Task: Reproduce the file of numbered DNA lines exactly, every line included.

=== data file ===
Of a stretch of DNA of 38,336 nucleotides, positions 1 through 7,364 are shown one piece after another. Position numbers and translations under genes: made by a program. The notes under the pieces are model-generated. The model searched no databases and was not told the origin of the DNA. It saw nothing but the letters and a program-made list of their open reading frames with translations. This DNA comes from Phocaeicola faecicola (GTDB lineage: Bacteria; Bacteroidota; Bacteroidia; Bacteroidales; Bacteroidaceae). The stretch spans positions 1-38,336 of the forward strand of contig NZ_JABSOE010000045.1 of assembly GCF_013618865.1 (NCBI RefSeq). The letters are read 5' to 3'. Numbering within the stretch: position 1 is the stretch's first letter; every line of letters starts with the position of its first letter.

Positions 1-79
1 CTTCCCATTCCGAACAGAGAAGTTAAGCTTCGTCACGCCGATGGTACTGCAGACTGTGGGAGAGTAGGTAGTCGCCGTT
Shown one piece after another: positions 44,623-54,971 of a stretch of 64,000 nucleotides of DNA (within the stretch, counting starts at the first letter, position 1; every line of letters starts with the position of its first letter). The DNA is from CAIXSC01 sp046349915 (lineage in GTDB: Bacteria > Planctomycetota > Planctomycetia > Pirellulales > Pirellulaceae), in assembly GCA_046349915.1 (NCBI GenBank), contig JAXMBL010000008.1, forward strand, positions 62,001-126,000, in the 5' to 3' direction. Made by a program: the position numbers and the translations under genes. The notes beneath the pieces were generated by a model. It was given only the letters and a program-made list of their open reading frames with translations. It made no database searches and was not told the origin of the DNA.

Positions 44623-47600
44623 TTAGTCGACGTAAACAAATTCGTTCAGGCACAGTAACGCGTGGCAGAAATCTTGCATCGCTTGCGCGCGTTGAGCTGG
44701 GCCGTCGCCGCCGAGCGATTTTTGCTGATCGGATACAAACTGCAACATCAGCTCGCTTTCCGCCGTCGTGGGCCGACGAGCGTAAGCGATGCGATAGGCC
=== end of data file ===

Of a stretch of DNA of 38,336 nucleotides, positions 1 through 7,364 are shown one piece after another. Position numbers and translations under genes: made by a program. The notes under the pieces are model-generated. The model searched no databases and was not told the origin of the DNA. It saw nothing but the letters and a program-made list of their open reading frames with translations. This DNA comes from Phocaeicola faecicola (GTDB lineage: Bacteria; Bacteroidota; Bacteroidia; Bacteroidales; Bacteroidaceae). The stretch spans positions 1-38,336 of the forward strand of contig NZ_JABSOE010000045.1 of assembly GCF_013618865.1 (NCBI RefSeq). The letters are read 5' to 3'. Numbering within the stretch: position 1 is the stretch's first letter; every line of letters starts with the position of its first letter.

Positions 1-79
1 CTTCCCATTCCGAACAGAGAAGTTAAGCTTCGTCACGCCGATGGTACTGCAGACTGTGGGAGAGTAGGTAGTCGCCGTT
Shown one piece after another: positions 44,623-54,971 of a stretch of 64,000 nucleotides of DNA (within the stretch, counting starts at the first letter, position 1; every line of letters starts with the position of its first letter). The DNA is from CAIXSC01 sp046349915 (lineage in GTDB: Bacteria > Planctomycetota > Planctomycetia > Pirellulales > Pirellulaceae), in assembly GCA_046349915.1 (NCBI GenBank), contig JAXMBL010000008.1, forward strand, positions 62,001-126,000, in the 5' to 3' direction. Made by a program: the position numbers and the translations under genes. The notes beneath the pieces were generated by a model. It was given only the letters and a program-made list of their open reading frames with translations. It made no database searches and was not told the origin of the DNA.

Positions 44623-47600
44623 TTAGTCGACGTAAACAAATTCGTTCAGGCACAGTAACGCGTGGCAGAAATCTTGCATCGCTTGCGCGCGTTGAGCTGG
44701 GCCGTCGCCGCCGAGCGATTTTTGCTGATCGGATACAAACTGCAACATCAGCTCGCTTTCCGCCGTCGTGGGCCGACGAGCGTAAGCGATGCGATAGGCC